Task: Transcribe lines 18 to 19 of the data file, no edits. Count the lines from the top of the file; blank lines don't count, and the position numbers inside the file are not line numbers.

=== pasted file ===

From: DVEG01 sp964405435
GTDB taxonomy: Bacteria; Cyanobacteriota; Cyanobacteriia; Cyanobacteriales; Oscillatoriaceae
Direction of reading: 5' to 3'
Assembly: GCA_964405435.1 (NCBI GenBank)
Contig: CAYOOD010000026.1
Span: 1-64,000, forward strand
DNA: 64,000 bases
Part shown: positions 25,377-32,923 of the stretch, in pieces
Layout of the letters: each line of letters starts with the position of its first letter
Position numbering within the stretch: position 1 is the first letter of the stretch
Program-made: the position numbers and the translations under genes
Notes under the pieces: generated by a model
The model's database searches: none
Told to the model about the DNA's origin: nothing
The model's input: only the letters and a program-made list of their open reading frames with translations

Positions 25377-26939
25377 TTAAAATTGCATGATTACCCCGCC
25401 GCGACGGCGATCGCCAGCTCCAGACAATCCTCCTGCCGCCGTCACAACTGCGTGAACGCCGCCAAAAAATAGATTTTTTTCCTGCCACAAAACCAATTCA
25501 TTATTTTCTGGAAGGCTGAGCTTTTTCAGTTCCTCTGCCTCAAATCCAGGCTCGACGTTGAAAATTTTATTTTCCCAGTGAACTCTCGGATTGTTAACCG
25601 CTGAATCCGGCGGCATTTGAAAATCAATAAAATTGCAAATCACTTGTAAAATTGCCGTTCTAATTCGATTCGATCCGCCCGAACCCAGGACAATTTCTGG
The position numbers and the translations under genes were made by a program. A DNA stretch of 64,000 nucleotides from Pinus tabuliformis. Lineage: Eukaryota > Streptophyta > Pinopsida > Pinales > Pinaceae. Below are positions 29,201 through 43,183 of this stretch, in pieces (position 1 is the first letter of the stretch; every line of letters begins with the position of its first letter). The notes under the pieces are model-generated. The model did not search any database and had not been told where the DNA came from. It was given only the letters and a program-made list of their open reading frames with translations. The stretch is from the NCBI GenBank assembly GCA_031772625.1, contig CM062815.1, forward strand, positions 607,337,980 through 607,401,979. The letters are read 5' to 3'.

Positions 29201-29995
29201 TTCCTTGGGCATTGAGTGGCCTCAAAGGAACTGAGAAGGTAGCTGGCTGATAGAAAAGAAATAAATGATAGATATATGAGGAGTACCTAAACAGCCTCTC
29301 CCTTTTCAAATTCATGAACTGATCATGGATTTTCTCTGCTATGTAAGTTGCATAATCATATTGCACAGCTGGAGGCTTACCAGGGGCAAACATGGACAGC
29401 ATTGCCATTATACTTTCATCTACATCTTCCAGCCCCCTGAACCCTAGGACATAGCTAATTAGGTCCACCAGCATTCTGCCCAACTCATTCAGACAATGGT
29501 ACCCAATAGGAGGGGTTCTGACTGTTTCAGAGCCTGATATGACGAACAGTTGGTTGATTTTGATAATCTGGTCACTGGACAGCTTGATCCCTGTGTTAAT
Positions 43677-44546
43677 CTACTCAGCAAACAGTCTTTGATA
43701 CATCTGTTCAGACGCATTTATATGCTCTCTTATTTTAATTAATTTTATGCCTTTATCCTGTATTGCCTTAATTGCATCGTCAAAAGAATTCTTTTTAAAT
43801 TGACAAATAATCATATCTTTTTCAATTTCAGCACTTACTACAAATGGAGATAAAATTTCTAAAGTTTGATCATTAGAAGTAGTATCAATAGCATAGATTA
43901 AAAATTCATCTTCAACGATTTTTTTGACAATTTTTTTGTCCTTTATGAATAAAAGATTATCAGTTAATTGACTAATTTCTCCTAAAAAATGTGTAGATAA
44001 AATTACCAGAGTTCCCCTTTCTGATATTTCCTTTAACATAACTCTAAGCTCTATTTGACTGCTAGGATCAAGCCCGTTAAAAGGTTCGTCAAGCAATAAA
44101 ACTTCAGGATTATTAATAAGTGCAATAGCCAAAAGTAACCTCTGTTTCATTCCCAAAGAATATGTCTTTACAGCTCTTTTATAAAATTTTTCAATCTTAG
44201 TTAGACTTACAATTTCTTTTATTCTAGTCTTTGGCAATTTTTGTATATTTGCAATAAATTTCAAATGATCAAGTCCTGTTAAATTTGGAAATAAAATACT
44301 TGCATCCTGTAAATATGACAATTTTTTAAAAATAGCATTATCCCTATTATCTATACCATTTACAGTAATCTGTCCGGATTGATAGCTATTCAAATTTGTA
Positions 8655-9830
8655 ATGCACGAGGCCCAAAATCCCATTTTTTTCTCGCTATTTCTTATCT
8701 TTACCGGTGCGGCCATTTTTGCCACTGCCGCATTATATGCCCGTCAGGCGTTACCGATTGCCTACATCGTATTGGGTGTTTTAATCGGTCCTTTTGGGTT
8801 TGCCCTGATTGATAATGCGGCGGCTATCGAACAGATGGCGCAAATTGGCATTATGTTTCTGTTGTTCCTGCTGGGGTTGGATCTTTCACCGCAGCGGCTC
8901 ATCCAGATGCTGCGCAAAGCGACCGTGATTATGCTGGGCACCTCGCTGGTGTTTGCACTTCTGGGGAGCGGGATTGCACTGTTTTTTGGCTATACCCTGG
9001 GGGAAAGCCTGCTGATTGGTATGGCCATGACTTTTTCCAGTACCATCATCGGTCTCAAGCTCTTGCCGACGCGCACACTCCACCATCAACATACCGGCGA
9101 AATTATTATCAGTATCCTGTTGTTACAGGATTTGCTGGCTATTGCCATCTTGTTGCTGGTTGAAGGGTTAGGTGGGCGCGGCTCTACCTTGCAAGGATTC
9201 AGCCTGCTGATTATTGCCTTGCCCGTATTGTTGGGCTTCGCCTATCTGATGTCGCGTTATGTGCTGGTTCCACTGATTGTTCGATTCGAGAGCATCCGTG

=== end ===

25401 GCGACGGCGATCGCCAGCTCCAGACAATCCTCCTGCCGCCGTCACAACTGCGTGAACGCCGCCAAAAAATAGATTTTTTTCCTGCCACAAAACCAATTCA
25501 TTATTTTCTGGAAGGCTGAGCTTTTTCAGTTCCTCTGCCTCAAATCCAGGCTCGACGTTGAAAATTTTATTTTCCCAGTGAACTCTCGGATTGTTAACCG